If you were fortunate enough to have met Annette, you will not need to be told that she loved the OU, it’s staff and its students, but she wanted me to let you all know how happy she was to have met and worked with you.

In my last Column I commented upon the shocking news of patient neglect in NHS hospitals. I described the nurses as failing to show the human quality of altruism, but of course another label for this would be love, of the kind I was referring to above. There is talk now of training nurses to have compassion, as if it is a skill, rather than the natural aspect of personality that traditionally motivated so many girls (it was usually girls) to become nurses. In other words, the intention is to run a mechanistic, pressured NHS, designed to squeeze out all tendency to spontaneous kindness, then make compassion just one more task to be learned and performed, like delivering medicine. Who dreams up this distressing nonsense?

I have recently been lecturing on a hypnosis training course and also attending a hypnosis conference; both were excellent opportunities for catching up on recent findings and practice. Professor Leslie Walker described how, several years ago, he became interested in using hypnosis to assist cancer patients coping with the nasty side effects of chemotherapy. Moving on from this he set up a highly patient-centred cancer centre in Hull. Hypnosis and general counselling were available, and there was a drop-in centre where patients or their families could come at any time for a cuppa; they could also chat with someone able to talk supportively about their progress or anxieties. Research was begun to test the anticipated benefits of hypnosis, comparing the patients who used hypnosis with a control group who attended the Centre, but did not make use of that approach. Statistical testing showed a highly significant improvement for those who had been hypnotised. However, statistical significance is not the same as medical significance; statistically the results were highly unlikely to have been a mere fluke, but medically the improvement was not as great as had been anticipated. The reason was simple; all patients were getting lots of warm, caring support. With that on offer, the so-called control group (without hypnosis) were already doing about 40% better than patients at other hospitals.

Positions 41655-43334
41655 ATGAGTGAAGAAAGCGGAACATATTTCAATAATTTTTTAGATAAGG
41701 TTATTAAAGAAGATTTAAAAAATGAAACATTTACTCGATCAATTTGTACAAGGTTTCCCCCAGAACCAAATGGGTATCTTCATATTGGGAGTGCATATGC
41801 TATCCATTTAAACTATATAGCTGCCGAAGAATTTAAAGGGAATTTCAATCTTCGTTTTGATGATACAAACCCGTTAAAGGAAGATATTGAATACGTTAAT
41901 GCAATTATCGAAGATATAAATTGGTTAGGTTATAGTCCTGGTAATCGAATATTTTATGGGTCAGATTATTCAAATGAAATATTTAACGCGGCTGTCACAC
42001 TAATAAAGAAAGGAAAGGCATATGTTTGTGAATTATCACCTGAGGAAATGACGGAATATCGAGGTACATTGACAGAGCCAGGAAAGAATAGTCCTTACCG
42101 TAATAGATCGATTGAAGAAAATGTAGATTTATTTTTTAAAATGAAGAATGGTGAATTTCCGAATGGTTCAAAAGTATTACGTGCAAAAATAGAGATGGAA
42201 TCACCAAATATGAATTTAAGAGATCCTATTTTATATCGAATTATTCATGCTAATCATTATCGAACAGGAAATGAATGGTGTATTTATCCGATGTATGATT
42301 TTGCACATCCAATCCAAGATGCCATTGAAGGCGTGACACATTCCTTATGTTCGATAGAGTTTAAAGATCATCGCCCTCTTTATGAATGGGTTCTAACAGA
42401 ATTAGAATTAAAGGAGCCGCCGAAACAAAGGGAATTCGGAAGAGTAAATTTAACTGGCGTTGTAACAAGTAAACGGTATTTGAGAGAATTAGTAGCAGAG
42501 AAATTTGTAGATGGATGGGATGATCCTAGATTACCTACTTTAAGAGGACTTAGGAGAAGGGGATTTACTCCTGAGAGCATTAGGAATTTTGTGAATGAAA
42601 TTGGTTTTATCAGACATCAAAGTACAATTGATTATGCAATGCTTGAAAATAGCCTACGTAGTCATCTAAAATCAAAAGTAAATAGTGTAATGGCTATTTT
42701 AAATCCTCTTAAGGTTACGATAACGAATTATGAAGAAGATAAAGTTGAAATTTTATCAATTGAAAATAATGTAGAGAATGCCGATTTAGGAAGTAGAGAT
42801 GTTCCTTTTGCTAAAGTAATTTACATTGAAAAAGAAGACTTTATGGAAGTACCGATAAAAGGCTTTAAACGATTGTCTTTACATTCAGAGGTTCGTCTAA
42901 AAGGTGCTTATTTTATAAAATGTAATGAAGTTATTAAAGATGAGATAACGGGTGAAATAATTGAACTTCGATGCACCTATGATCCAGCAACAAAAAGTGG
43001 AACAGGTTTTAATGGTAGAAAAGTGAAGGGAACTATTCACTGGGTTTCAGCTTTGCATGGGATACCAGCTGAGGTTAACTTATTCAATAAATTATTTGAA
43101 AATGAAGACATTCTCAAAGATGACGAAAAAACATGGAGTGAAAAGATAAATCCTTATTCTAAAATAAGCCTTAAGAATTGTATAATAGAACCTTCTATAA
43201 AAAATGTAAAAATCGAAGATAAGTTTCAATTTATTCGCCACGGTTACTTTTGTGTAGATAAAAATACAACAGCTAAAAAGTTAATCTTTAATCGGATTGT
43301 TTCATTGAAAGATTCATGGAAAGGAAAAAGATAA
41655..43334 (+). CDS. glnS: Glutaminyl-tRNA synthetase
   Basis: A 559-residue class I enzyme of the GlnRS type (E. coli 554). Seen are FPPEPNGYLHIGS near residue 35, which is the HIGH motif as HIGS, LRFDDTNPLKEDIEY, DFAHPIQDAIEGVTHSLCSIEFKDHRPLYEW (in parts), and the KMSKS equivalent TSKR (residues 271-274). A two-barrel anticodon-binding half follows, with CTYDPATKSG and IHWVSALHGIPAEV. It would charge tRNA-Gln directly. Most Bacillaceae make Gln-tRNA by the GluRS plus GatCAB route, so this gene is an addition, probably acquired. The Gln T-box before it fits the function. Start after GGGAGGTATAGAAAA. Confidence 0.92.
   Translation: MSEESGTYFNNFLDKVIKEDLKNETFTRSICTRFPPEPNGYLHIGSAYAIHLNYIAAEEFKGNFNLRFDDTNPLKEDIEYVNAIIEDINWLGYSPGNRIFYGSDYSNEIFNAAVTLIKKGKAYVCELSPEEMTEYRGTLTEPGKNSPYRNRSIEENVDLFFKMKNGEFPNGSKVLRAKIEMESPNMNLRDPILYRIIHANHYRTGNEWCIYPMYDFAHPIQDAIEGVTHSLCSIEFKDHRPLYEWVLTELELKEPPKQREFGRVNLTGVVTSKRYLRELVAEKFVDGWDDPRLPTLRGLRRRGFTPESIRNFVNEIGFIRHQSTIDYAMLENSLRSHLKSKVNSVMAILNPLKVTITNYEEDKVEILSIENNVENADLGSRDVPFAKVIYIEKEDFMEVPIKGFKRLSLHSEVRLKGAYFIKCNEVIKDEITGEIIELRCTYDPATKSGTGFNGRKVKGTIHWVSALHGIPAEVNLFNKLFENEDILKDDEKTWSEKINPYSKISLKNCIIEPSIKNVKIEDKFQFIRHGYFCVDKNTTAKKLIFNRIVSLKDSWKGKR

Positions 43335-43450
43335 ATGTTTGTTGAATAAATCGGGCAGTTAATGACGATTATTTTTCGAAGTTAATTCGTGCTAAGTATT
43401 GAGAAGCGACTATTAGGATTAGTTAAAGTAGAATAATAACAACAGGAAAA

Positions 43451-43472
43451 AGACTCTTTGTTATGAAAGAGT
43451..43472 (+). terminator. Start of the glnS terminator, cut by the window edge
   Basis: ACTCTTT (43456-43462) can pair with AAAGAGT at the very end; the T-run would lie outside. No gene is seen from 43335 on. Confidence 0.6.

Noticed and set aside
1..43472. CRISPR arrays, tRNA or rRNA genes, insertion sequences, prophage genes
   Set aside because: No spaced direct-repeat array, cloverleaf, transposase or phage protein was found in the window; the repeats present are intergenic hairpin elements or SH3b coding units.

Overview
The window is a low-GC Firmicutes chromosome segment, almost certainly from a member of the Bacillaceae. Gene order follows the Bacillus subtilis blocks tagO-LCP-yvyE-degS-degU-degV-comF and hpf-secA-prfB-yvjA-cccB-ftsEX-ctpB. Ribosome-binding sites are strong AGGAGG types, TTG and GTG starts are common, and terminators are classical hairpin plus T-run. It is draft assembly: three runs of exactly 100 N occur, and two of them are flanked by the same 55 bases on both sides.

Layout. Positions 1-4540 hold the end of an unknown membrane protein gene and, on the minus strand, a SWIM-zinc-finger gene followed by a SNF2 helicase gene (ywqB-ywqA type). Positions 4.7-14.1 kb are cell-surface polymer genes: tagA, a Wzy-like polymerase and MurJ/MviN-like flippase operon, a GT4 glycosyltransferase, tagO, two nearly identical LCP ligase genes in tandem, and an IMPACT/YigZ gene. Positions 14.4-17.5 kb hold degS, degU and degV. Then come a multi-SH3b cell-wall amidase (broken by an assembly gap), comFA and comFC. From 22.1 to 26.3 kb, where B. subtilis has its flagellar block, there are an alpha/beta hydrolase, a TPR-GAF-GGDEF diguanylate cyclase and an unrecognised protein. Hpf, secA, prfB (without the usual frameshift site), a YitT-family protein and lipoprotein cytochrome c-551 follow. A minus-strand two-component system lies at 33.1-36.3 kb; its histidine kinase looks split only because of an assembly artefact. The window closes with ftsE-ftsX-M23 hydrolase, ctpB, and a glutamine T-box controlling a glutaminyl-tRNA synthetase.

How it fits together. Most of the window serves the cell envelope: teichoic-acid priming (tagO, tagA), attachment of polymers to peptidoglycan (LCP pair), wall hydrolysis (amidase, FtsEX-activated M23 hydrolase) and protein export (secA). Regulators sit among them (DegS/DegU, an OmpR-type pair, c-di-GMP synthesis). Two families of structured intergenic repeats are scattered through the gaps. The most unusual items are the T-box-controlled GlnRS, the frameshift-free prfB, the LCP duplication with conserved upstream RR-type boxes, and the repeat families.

These kinds of results are not simply about patient wellbeing; the treatment leads to faster recovery, shorter hospital stays and fewer drugs being needed. In other words, treating people well has the potential to save the NHS money. Nevertheless, I am assured by the staff in Hull that another centre like theirs will never be built – far too expensive! Today’s world seems to be administered by those who know the cost of everything, but have absolutely no understanding of the true value of anything.

We mustn’t end on a gloomy note! Let me share with you one of those quirkily worded notices that I enjoy. It was at a BMW garage in Reading, where they seemed to be promoting one of the models. The banner said, “Exceeds all expectations – including the price!” Logically there is only one way to interpret that; if you expect it will cost £24k, for example, it will actually be more like £30k! That isn’t what was meant of course, and I imagine only odd people like me spotted the unintended irony. It is remarkable how the brain is able to extract intended meanings from words that say something different. That’s except for the brains of those mean people who mark exams, of course; they have disconcertingly literal brains when it comes to marking exam scripts!

Well, it will be the Summer School season before I write again, so it’s time for my annual invitation to come on a lovely country walk. I shall be course directing (or module directing as they call it nowadays) in Sussex, for the last two weeks of July. If you are going to be there and you enjoy a good walk, pack a pair of trainers and join me for a hike over the Downs; the views are outstanding and it’s so much more healthy than shopping in Brighton – saves money too!

Very best wishes to all,

Peter